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Hurricane Hilary: Here’s what Southern California news looked like last time a tropical storm made landfall in 1939

Hurricane Hilary: Here’s what Southern California news looked like last time a tropical storm made landfall in 1939

Headlines and stories from the San Pedro News-Pilot in September 1939 chronicled, in real time, the devastation that unfolded the last time a tropical storm made landfall — that time near Long Beach.

“Storm Victim Found at Cabrillo Beach.”

“Furious Storm Wrecks Beach Homes.”

“C.G. Still Hunting 34 Boats – Southland Storm Toll Rises, Coast and Island Coves Searched for Unreported Craft.”

With Southern California under a tropical storm watch, let’s take a look back at the last time such a torrent actually made landfall in the region.

By the time that storm was over, the breakwater and bathhouse in San Pedro were damaged and 93 deaths were reported across Southern California. Forty-five of those died in flooding on land and another 48 were lost at sea. The property damage totaled in the millions of dollars.

Numerous stories posted on The California Digital Newspaper Collection website tell the story of the devastation from that tropical storm, nicknamed El Cordonazo, or The Lash of St. Francis.

One Sept. 27, 1939, an opinion column from the now-defunct San Pedro paper started this way:

“First it was the war. Then the heat. Then the storm. The storm, a big local story, took the play away from the European fighting. As a matter of fact, news emanating from the European war front Monday and Tuesday was secondary stuff, as metropolitan dailies devoted page after page to pictures and news stories of the storm.”

A San Diego Union Tribute report described it this way:

“Whistling winds and driving rain of a tropical storm which disrupted wire utilities, halted Santa Fe trains service at San Clemente, started run-off into reservoirs and piled debris in streets and alleys, died to a murmur last night after a new September wind record was set.”

It was, the article said, “the worst September windstorm in San Diego’s history.”

The possible storm coming this way over the weekend remains somewhat unpredictable — but is expected to bring some significant rainfall.

Advisories have gone out to both the ports of Los Angeles and Long Beach and residents are being advised to stay away from the coastline.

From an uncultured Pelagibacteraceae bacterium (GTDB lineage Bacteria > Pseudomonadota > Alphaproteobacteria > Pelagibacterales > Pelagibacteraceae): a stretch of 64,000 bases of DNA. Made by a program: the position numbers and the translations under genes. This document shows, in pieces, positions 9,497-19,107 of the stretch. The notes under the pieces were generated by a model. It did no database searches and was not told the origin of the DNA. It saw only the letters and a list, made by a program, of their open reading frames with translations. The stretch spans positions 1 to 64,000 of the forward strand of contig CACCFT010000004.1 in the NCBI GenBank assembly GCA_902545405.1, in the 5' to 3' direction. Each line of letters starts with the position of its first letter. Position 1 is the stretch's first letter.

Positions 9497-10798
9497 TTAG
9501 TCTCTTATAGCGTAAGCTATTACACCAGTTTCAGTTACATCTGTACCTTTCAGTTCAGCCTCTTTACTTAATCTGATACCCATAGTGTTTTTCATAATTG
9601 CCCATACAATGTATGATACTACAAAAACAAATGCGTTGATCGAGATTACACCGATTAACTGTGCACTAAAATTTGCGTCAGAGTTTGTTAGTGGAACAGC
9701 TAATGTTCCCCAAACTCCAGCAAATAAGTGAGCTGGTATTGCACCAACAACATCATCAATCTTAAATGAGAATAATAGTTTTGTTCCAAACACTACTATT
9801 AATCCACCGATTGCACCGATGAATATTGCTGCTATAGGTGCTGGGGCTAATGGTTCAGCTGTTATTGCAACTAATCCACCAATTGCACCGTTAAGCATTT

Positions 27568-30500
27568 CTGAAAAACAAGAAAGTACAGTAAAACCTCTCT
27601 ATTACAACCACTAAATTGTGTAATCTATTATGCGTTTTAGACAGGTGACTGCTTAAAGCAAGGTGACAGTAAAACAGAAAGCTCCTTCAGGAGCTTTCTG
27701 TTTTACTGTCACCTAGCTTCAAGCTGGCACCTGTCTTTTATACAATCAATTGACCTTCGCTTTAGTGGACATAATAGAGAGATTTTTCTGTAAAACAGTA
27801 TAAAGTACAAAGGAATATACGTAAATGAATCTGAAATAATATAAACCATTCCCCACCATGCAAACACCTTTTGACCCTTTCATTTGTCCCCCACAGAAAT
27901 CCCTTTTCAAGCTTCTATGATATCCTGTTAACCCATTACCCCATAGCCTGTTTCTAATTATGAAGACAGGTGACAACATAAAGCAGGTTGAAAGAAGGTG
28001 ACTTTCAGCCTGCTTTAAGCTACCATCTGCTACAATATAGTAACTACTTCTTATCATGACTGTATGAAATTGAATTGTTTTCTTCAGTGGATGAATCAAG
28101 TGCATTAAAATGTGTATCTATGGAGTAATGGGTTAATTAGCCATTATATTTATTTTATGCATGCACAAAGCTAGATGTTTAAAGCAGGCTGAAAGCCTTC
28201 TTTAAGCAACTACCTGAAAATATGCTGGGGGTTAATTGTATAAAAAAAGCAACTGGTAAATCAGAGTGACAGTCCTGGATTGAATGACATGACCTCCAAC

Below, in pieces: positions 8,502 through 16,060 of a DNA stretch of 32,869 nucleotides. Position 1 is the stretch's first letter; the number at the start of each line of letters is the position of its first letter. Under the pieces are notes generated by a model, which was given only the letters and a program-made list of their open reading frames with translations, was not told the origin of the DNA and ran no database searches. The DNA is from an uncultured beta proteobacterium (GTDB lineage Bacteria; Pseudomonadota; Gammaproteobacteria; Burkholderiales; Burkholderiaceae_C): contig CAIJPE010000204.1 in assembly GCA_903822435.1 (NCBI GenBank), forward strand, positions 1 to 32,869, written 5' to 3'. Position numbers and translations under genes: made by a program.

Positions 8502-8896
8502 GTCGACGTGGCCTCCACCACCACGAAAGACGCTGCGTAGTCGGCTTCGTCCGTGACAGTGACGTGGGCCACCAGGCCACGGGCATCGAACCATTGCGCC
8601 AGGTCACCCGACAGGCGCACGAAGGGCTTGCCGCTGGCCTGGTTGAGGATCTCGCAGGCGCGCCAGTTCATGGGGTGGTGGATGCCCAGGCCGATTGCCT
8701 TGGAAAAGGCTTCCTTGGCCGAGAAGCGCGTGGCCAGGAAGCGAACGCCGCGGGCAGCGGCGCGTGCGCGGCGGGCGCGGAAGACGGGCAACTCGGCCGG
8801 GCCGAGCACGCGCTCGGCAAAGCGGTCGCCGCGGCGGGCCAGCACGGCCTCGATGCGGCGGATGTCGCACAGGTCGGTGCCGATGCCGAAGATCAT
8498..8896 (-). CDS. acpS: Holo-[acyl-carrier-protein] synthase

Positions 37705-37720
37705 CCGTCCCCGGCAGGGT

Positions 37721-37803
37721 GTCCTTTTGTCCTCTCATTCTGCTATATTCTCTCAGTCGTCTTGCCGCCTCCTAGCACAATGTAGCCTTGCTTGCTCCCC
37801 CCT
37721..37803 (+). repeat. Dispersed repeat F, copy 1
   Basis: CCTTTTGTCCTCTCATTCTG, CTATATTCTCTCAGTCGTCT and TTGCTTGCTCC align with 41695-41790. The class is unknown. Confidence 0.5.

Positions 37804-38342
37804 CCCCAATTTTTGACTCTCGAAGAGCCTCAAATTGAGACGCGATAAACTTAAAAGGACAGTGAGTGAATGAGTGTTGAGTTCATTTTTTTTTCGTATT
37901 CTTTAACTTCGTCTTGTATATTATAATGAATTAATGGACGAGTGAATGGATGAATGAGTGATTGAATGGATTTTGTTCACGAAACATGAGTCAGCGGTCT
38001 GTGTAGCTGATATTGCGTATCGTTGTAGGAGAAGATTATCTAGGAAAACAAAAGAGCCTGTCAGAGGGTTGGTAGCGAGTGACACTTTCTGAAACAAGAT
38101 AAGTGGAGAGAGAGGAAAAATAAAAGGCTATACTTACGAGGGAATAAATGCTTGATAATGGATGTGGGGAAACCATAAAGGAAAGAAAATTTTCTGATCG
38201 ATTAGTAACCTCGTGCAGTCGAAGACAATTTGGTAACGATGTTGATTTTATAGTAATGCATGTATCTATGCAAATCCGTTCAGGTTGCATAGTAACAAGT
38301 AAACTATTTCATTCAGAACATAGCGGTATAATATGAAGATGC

Looking back, there seems to be a greatest-hits list of storms that have hit California.

One that isn’t listed, though, was a blast of winds and surf that Curtiss Eckhardt of Denver, Colorado, recalls in the 1950s, when his family had moved to Redondo Beach from South Dakota.

He was about 7 years old and he recalls standing near the beach in Redondo as the tempest raged.

“It was just after we’d moved there, in 1953 or 1952,” Eckhardt said in a phone interview on Friday, Aug. 18.

The wind was whistling, he said, and “pitched rocks up from the shore into buildings along the water. They looked as big as cantelopes. and we had to stand back.”

While he didn’t recall any rain, he does remember a “huge wind” and raging surf. They were pelted by spray from the ocean.

“Dad was pretty cautious, but we got to stand there and watch for a while; it was just like one of those 3D movies, just the pieces (of debris) flying,” he said. “There was one building, about 3 stories tall, and the back and side of it were just battered to pieces.”

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More recently, in September 1997, Tropical Storm Nora brought hectic conditions to the state, with flooding in Seal Beach.

Others on record include:

An 1858 storm that hit San Diego and later was determined to probably have been a Category 1 hurricane, causing heavy rain in L.A. and damaging a wharf in San Pedro.
The 1939 storm that made a direct hit at San Pedro and brought heavy rains and flooding.
The tropical storm named Kathleen that hit Baja California on Sept. 9, 1976, and crossed into California with winds above 39-mph and a deluge of rain.

For now, the Southern California coastline — as well as areas inland — are bracing for a possible new chapter in the state’s storm history, when the remnants of Hurricane Hilary could also turn toward land and come ashore as a tropical storm.

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